Thus the idea was born to hold a 24-hour race in Cleveland, sponsored by Dan’s running club. This is what led Dan to becoming not just a runner, but also a race organizer.

“I opened my mouth, raised the idea, and I’ve been the race director for our 24-hour endurance race the last seven years,” he jokes.

A 24-hour endurance race is an ultramarathon race that spans a 24-hour period, and the courses tend to be loops of 1 – 2 miles. The runners try to run as many miles as they can in the 24-hour period. They can leave the course to eat, rest, or take “bio breaks.”

Dan handles the coordination of the event, which is a volunteer-driven effort—everything from the food (one of the favorites is peanut butter and jelly sandwiches) to hiring the park ranger and coordinating the other volunteers who work the 24 hours with him. He cheers the runners on and offers encouragement when their mental focus is waning during the race. He also obtains assistance if a runner needs medical attention. It is a 24-hour endurance race, after all.

They’re going the distance …
“Our race is held at beautiful Edgewater Park, near downtown Cleveland, Ohio,” Dan says. “We use a paved bike trail that is officially measured by USA Track & Field. USA Track & Field is the official governing body for track and field, distance running, and race walkers. The official trail length is 0.90075 mile. We measure the distance each runner travels using RFID trackers on the runners to count the number of laps completed.”

The top three finishers get prize money, and since this event is an official USA Track & Field event, the distances calculated for the winners can earn them a spot on the USA Track & Field National Team. This team represents the United States in the World Championships. The current course records are 158.5 miles (176 laps) for men, and 147.9 miles (164 laps) for women.

Each year, the race draws about 200 hundred runners from all over the US, Canada and Europe. There are runners from age 12 to 87 and everywhere in between. Many run the race every year.

The challenge and sense of achievement is a testament to the mental toughness and physical endurance of the competitors. It is enough to continue to draw the runners to this race.

Don’t quit: There is a bathroom ahead
“Our race is unique in that the runners can leave the race when needed to eat, sleep, or attend to the needs of nature,” Dan explains. “The runners must reenter the track in the same location they left for their miles to be accurate and officially measured.

“With a 24-hour race, some runners need to take a break at some point to sleep. Some lay down to rest and end up sleeping the entire night. It’s a physical and mental battle to return to the race. It makes it easy to quit.”

Sign me up
If you’re dedicated (or crazy?) enough to want to try this race,
registration is open for September’s event. You can find more information about the race on Facebook.

Alternatively, if you just want to see what it’s all about, you can head out to Edgewater Park and say hi to Dan, and root on the other runners.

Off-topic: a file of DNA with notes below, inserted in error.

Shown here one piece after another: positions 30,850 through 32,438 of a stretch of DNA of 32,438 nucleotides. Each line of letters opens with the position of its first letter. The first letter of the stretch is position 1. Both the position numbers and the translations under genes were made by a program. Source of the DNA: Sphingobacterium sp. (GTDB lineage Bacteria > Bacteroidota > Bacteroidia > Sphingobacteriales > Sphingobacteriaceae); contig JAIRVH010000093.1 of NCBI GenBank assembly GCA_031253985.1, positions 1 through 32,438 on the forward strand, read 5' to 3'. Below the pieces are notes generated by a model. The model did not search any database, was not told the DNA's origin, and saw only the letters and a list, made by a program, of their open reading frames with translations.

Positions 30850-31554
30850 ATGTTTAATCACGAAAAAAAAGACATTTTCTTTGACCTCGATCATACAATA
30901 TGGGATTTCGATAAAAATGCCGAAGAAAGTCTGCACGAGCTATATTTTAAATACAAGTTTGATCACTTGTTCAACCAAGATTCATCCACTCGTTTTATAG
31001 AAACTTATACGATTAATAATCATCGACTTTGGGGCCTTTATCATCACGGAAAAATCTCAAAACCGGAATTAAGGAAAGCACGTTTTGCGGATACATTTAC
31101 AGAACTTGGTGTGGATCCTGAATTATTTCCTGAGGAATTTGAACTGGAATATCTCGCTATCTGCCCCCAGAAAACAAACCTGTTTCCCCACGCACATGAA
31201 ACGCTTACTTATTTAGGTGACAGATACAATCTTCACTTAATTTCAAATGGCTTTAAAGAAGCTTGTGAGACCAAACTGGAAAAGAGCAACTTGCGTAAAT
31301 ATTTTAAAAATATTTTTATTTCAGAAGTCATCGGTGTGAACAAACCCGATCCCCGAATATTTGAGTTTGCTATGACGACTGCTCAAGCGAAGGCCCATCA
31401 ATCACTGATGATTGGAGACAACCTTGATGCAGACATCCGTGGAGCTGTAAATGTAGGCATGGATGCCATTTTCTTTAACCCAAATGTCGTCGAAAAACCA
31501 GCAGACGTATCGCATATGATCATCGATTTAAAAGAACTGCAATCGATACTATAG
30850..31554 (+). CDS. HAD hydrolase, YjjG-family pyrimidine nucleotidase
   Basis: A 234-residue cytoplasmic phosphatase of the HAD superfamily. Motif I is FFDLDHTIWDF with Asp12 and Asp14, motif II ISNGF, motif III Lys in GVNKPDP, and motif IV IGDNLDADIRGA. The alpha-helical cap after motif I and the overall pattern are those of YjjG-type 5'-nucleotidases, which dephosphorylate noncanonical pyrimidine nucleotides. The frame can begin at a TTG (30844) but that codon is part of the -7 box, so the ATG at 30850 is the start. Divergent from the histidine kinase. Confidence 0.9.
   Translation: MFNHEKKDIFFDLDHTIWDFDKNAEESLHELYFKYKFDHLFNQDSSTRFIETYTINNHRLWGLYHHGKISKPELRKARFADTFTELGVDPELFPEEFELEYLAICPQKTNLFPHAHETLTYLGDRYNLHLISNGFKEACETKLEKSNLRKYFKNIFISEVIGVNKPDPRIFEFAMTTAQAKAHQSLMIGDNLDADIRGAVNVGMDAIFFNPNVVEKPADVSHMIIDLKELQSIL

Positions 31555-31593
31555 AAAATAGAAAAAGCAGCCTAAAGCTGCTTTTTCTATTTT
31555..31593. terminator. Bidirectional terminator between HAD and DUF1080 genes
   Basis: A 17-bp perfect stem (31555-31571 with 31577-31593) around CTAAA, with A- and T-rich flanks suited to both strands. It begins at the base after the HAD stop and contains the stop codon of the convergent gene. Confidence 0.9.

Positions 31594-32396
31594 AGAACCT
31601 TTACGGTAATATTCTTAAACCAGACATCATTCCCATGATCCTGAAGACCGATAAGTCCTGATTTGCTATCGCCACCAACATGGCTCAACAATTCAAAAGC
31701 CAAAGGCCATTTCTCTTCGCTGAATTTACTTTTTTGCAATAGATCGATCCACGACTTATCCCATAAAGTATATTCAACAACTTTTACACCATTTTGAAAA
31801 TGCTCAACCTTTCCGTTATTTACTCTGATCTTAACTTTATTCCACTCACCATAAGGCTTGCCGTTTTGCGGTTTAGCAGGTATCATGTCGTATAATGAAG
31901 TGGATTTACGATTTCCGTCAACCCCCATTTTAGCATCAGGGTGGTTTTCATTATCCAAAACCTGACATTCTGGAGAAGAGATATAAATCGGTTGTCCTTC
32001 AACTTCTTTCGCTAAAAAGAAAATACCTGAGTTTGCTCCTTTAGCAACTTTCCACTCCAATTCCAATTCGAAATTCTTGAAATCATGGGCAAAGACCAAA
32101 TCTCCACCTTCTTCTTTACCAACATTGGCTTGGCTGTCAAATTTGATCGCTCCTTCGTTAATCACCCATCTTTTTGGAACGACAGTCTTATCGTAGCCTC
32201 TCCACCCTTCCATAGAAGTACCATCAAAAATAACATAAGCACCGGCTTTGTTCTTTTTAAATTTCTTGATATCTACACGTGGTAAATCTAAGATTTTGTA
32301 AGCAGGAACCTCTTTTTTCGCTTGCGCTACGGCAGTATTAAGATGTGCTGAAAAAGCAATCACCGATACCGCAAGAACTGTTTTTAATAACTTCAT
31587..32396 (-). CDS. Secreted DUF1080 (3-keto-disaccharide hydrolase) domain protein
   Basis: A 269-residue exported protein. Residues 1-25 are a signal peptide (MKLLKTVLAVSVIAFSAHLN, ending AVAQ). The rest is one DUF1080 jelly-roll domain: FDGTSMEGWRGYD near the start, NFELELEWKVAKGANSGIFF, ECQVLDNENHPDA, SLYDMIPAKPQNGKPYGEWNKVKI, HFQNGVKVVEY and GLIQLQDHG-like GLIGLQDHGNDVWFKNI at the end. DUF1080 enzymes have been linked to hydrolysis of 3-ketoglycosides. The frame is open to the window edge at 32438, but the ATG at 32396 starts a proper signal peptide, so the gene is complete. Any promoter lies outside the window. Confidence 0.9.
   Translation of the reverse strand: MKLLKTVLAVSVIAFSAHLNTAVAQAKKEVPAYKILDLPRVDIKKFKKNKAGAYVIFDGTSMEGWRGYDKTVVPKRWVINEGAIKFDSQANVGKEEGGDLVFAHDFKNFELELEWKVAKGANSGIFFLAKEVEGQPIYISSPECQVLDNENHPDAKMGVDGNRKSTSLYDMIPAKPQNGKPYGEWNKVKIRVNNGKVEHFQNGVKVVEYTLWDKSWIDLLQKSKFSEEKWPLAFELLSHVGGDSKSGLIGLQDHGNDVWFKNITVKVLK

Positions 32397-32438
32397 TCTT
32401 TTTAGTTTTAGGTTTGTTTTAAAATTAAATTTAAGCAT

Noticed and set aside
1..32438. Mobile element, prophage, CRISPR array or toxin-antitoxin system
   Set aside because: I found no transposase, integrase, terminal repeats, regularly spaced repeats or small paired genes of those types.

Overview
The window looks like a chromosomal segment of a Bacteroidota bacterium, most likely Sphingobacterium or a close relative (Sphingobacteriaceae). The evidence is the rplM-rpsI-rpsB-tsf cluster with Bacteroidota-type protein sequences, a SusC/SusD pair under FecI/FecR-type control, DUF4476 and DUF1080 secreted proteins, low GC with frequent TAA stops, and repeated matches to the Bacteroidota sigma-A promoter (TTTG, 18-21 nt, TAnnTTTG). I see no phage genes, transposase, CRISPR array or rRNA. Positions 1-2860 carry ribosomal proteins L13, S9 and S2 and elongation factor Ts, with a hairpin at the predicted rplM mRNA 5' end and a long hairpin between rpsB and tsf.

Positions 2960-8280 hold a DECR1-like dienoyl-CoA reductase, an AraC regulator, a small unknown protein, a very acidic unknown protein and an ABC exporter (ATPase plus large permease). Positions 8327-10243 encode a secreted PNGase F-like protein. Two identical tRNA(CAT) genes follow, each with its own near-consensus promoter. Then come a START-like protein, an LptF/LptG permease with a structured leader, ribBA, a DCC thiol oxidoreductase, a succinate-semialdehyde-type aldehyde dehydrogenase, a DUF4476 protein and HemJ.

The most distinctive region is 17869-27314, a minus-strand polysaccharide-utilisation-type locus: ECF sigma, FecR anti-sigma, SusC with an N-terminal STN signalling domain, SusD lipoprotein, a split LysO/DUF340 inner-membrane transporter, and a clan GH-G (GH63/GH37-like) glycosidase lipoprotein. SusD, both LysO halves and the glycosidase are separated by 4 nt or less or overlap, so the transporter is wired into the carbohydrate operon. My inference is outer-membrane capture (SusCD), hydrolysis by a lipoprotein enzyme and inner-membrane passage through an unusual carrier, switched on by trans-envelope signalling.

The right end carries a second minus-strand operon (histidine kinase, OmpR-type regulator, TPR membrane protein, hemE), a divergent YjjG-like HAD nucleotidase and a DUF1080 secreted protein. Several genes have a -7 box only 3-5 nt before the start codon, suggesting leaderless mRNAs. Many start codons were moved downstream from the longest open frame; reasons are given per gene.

And if by chance you see Dan on the course, be sure to save him a peanut butter and jelly.

Written by Sharon Joles, contributing writer

Wednesday, June 03, 2015

You Got a Lot a Love

This came from an individual who looked like he could be homeless, but who was nonetheless cheering the runners on during the waning miles of the Detroit Free Press Marathon. I had never heard the phrase used in this context before.


The Freep in those years – the late eighties and early nineties - passed through some highly questionable parts of Detroit, and this neighborhood was particularly blighted. There were no other spectators, and even the runners were sparse.  At that instant, it was just that one guy and me. He pointed at me as he said it.  I’m sure I was gritting my teeth, grimacing in my usual way. I remember that I was trying hard to maintain the pace that had felt so easy during the early miles, a couple hours prior.


Yet it gave me pause. At that point in my race, perhaps almost anything would have. But I like to think that I found some meaning and inspiration there. I like to think that a lot of love is an entirely appropriate description for what I had been experiencing at that moment.


The moment I describe here comes to mind as we all decompress after the Medina Half-Marathon. This is a huge and wonderfully successful event for the small town of Medina, Ohio. The dedication, long, hard work, and attention to detail of Race Director Beth Bugner, her immediate organizational team, and all of the hundreds of volunteers undoubtedly requires a lot of love. A real lot of love.


A lot of love is also a fitting description of the work that the Medina County Road Runners Board of Directors puts in. This is particularly true of President Angie Kovacs. As I write this, the Board will soon be deciding on positions for the upcoming year, so we could wind up with a different president. Regardless of her position however, Angie puts in gobs of time to institute the framework to ensure that the club activities and events are the best they can possibly be.


These folks do it for the love of running, and for the love of their fellow runners. And I think that’s really it. I like to think that I’ve still got a lot of love too. But it’s also good to know that I’m not alone.